I developed D before I got my learner's permit. No one at the DMV here in NC has ever asked me about my diabetes. Nor have I ever needed permission from my endo in order to obtain a driver's license.


Our endo told us the reason they go by good A1C's is because that is really the only barometer they have that let's the doctor know you are taking care of yourself since they doctor can't be with you all day, every day observing you.

sisterbeth43
03-09-2009, 04:55 PM
As others said, it varies from state to state. Reann was asked if she had any medical conditions that could affect her driving abilities. She told them she had type 1 diabetes and the examiner stated that "Here in Iowa we don't count that."

2type1s
03-09-2009, 08:40 PM
I was told by my endo that she will have to "sign off" on Morgan's permit/license. We're 6 months away from a permit, so I'm going to put my head in the sand a little while longer.

moco89
03-09-2009, 08:45 PM
In Texas, the law is super-lenient.

I do not need any letters from the endo.

On the driver's license renewal form, it asks if you take insulin. When you take it to the DMV worker, they make you fill out a very general form about your diabetes. It asks you how many units/day are you taking, how long you have been diabetic for, and any hospitalizations for D. It doesn't even ask for an A1c. I have even had unconscious lows in the past, and it has never affected my license at all.

For a learner's permit, the insulin question is not even asked.

TheFormerLantusFiend
03-09-2009, 10:01 PM
It's state by state. Here in Illinois, you need to not have had a seizure within the previous year, and I think you need an endo letter.

Diabetes was part of my decision not to drive.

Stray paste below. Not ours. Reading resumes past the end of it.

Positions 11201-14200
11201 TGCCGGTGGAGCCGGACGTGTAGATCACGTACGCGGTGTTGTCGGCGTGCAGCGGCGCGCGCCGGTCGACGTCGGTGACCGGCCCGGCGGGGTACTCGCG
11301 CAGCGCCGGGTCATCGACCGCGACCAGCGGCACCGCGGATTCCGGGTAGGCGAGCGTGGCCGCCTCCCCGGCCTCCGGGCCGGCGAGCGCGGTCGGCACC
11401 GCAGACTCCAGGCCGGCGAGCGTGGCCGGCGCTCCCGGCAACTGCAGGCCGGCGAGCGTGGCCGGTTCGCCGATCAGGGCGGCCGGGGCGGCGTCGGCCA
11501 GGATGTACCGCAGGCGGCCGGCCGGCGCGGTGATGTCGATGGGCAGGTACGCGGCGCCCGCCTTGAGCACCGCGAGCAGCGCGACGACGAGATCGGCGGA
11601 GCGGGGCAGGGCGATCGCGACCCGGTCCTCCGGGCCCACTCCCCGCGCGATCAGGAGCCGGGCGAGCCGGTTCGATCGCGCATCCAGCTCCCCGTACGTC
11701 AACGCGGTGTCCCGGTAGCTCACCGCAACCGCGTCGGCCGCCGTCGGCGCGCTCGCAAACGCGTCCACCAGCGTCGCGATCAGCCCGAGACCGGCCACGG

kyleesmom
03-09-2009, 11:56 PM
I just took my oldest(non d) to get his permit on Friday and on the paper he was filling out there was a box to check if you had epilepsy or type 1 diabetes and you wanted a colored box put around your picture. If you checked the box, you also had to have a letter from your doctor. Im not sure what the purpose of it is other than maybe for your own safety.

Ellen
03-10-2009, 01:29 AM
I know there is a sign in our endo's office that they will not provide a letter to the DMV unless the a1C is less than 8.

Interesting - understandable the endo wants the teen to be conscientious, but a low A1c may also indicate lots of low blood sugars so is that really better for getting a driver's license?

Illinifan
03-10-2009, 08:56 AM
In Ohio, you have to have an endo letter that states that you have good control of your diabetes. I don't believe that there is a maximum A1C that you have to have, but you do have to have the letter.

CC'sMom
03-10-2009, 09:03 AM
We're about a year away from this. YIKES!

I was speaking to a mom last night who's daughter has seizures. She said they didn't need anything from the DMV, but had to get a letter from the doctor for the insurance company. She said it didn't change the rates or anything, but the insurance company wanted to make sure she was under a doctors care. I'm guessing, T1 would be treated the same way, but I'm not sure. Fortunately I have a year not to think about it.:p

shirley83006
03-10-2009, 09:08 AM
Jason got his drivers permit and it says insulin dependent. I assume that means his license will say the same. We live in Fl. by the way. They never asked about a Dr.s note either.

perhaps it can be good, it could work as an medical alert.